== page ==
The Sequoia Trio for oboe, clarinet and bassoon (13:50) 2008
Composed for the Vientos Trio during 2008-2009 composer residency.
Four Movements based on the writings of John Muir...
Take a look at the SCORE
I. Sequoiadendron giganteum: The Big Tree
"Southward the giants become more and more irrepressibly jubilant, heaving their massive crowns into the sky from every ridge and slope, waving onward in graceful compliance with the complicated topography of the region."
Tree Interlude One Movement II. "A crowd of hopeful young trees and saplings..."
"But here for every old storm-beaten giant there are many in their prime and for each of these a crowd of hopeful young trees and saplings, growing vigorously on moraines, rocky ledges, along water courses and meadows."
III. The Three Graces
"Groups of two or three (sequoias) are often found standing close together...They are called "loving couples," "three graces," etc... By the time they are full-grown their trunks will touch and crowd against each other..."
Tree Interlude Two
Movement IV. The Noble Trees
"...the Big Trees (sequoia gigantean), the king of all the conifers in the world, 'the noblest of the noble race.’"
- Quotes taken from The Yosemite, 1912
by John Muir
Text is in the public domain.
The Sequoia Trio was written for the Vientos Trio, a wonderful group of musicians in Los Angeles, for whom I am serving as composer-in-residence during 2008-2009.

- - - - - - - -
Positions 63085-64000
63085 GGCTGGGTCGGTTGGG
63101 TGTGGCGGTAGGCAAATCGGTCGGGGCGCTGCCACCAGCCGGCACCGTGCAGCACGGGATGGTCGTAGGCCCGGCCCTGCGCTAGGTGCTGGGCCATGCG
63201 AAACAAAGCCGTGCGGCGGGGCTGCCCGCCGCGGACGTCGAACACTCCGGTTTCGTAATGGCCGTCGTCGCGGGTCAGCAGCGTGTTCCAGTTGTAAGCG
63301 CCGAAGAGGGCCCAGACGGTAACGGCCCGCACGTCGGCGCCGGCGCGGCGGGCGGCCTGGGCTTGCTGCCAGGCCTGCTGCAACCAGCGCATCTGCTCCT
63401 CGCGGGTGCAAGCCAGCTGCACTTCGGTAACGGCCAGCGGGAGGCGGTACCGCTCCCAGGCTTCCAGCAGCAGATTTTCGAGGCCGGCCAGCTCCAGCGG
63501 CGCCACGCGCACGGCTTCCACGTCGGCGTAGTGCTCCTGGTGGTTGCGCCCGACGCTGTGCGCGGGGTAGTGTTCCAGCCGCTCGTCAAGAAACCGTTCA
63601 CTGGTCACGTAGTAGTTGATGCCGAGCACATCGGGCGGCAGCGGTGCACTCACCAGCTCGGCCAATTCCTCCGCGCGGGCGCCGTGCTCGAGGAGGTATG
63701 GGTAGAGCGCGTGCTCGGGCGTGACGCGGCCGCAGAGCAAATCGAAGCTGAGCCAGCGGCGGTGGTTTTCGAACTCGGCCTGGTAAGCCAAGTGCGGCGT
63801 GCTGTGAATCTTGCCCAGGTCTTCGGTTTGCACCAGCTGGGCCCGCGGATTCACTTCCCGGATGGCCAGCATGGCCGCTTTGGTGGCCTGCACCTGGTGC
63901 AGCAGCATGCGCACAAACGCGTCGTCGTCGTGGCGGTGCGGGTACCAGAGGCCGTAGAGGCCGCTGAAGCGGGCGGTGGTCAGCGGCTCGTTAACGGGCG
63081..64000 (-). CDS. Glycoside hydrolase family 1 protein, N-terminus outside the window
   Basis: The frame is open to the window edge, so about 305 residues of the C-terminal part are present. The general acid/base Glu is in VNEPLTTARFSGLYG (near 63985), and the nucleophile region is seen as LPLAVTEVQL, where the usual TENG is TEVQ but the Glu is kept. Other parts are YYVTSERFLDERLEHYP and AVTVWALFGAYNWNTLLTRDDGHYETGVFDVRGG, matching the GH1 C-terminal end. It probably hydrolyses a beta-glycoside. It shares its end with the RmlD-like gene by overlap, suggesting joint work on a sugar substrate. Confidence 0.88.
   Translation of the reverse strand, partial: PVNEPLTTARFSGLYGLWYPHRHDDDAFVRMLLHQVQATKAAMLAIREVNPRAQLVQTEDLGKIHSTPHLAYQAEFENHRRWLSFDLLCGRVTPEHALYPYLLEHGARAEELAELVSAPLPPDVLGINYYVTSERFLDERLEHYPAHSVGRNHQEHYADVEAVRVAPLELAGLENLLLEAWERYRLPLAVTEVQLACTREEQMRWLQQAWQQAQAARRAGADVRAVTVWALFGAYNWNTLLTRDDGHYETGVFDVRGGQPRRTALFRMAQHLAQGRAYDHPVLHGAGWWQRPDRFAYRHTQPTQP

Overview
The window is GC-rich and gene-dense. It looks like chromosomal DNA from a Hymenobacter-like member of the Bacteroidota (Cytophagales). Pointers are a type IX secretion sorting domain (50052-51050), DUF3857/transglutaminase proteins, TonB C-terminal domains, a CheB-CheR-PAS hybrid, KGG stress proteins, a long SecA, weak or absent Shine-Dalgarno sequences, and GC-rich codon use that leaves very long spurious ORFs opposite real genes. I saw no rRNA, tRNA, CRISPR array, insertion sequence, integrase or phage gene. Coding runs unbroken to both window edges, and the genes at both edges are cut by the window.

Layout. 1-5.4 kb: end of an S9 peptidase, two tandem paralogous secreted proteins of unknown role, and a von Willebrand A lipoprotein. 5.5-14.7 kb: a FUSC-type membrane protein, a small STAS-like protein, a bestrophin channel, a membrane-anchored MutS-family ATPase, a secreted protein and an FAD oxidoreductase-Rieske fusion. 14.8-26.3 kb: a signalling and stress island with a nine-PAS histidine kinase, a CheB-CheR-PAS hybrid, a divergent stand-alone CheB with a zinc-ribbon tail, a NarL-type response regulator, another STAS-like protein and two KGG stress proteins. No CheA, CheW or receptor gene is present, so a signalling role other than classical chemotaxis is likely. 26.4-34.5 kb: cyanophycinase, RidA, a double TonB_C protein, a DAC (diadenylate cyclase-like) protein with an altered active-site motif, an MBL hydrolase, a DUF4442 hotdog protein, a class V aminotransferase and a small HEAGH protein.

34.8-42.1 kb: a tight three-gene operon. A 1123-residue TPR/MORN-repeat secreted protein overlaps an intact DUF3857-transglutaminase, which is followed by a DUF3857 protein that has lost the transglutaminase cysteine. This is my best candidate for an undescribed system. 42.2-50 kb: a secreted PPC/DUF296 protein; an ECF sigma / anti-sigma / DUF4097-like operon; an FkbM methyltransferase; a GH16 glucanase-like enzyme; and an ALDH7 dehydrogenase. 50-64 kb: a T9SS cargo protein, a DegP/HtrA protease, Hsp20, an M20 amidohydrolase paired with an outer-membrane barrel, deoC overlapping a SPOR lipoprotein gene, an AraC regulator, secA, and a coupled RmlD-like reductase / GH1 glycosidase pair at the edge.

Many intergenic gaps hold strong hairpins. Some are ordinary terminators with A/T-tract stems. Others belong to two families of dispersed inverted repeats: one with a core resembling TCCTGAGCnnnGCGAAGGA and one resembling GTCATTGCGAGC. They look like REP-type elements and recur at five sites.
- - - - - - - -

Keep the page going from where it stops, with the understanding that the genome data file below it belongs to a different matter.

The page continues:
I had returned from a trip to Sequoia National Park in July of 2008 and was inspired by the great trees. I knew that these would be the basis for the new work, and in searching for a voice of these great trees I turned to the words of John Muir for inspiration.
Each movement takes a quote about these trees from John Muir’s book The Yosemite and uses it to inspire the music. In movement one the words that struck me were “graceful compliance” in that, although these trees are massive, there is still something gentle and approachable in their fluid motions. The opening waving pattern creates the gentle breeze as the growth of the tree starts in the bassoon, moving through the clarinet and all the way to the top of the trees with the oboe. “A crowd of hopeful young trees and saplings…” is sassy and jazzy, giving the young trees the kind of resilient attitude that they must maintain in order to survive. “The Three Graces” plays on the idea of the three instruments in the ensemble and Muir’s own reference to Greek mythology, or the goddesses of charm, beauty, and creativity. I loved the idea that these trees might stand next to each other, yet separately, for years, but eventually their trunks will touch and meld together. Each instrument takes its turn becoming part of this conglomeration by leaving the tutti staccato patterns with a held note and then launching into the melody while the other two continue the staccato pattern of growth. Finally in “The Noble Trees” the instruments play a hymn-like tribute to the largest living things on earth, ending with remembrances of the opening movement and their gracefully waving branches. Following movement one and movement three are “Tree Interlude One” and Tree Interlude Two.” These represent the individual voice of a tree, allowing it to speak out across the forest and tell us its story and the history it has seen for thousands of years.
Thanks to the efforts of John Muir the Sequoia Trees are available to us in all their splendor and I hope that The Sequoia Trio gives you a glimpse at their majesty and inspires you to listen to the trees’ ancient wisdom.